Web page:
Shrub transplantation for watershed management and range improvement in Iran.
Revegetation -- Iran.
Watershed management -- Iran.
Committee ChairOgden, Phil R.
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PublisherThe University of Arizona.
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AbstractIn the Central Plateau, covering a large portion of Iran, cold winters, hot summers, low precipitation, low atmospheric humidity and high evaporation combine to make a difficult environment for plant growth. Transplanting shrub species has been shown to be one possible way to revegetate these rangelands. The studies reported in this thesis were conducted in the Central Plateau of Iran with objectives to determine the best methods and season for growing and transplanting three saltbush species, determine a correlation between height of transplants and per cent survival, determine palatability of Atriplex canescens compared to Artemisia herba-alba and Kochia prostrata, determine total production per hectare of transplanted areas, and determine cost of shrub transplanting in large scale operations. Fourwing saltbush (Atriplex canescens) was the most adapted of the three saltbushes tested for growth in nurseries in plastic bags and transplanted in the Central Plateau of Iran. Transplanting in October and November when transplants were about 20 to 30 am high was the most promising practice. Although the cost of transplanting when compared with other revegetation practices is high, the chances of success are also high, and production per hectare can be increased at least threefold within a 4-year period. The palatability of Atriplex canescens is intermediate between Kochia prostrata and Artemisia herba-alba.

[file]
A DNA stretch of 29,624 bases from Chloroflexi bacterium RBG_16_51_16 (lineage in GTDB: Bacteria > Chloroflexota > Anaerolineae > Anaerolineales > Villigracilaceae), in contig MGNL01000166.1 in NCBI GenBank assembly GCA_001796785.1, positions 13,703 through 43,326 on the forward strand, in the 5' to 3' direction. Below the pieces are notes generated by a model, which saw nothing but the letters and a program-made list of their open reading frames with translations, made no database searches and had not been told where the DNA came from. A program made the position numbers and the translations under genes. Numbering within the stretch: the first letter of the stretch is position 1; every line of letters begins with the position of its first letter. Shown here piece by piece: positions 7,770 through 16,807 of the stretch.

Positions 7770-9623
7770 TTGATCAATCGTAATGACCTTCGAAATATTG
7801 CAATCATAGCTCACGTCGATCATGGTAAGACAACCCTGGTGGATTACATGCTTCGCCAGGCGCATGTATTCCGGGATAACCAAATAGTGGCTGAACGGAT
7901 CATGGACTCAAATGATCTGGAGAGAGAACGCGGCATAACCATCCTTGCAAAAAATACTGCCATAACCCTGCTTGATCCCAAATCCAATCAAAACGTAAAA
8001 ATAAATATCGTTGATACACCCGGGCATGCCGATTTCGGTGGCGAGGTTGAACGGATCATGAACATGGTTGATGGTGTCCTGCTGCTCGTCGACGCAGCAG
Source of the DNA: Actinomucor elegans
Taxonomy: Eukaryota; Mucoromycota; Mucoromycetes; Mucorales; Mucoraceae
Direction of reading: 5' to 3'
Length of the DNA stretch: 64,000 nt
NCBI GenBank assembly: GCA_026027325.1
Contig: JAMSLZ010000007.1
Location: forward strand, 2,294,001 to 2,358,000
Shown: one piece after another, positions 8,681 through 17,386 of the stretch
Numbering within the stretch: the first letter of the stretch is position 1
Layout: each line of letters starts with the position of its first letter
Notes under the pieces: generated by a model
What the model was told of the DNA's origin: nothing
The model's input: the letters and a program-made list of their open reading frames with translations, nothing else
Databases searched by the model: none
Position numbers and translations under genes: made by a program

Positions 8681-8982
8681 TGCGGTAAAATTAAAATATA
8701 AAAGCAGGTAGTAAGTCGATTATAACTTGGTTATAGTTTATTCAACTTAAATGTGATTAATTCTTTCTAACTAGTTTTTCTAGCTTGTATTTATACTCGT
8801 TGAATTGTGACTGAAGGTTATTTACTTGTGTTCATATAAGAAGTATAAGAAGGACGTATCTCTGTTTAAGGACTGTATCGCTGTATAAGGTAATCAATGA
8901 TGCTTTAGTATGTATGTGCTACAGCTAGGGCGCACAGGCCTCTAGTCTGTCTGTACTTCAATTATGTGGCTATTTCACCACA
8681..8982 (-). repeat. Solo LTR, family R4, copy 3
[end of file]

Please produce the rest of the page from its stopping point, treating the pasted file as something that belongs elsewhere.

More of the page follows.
Degree ProgramWatershed Management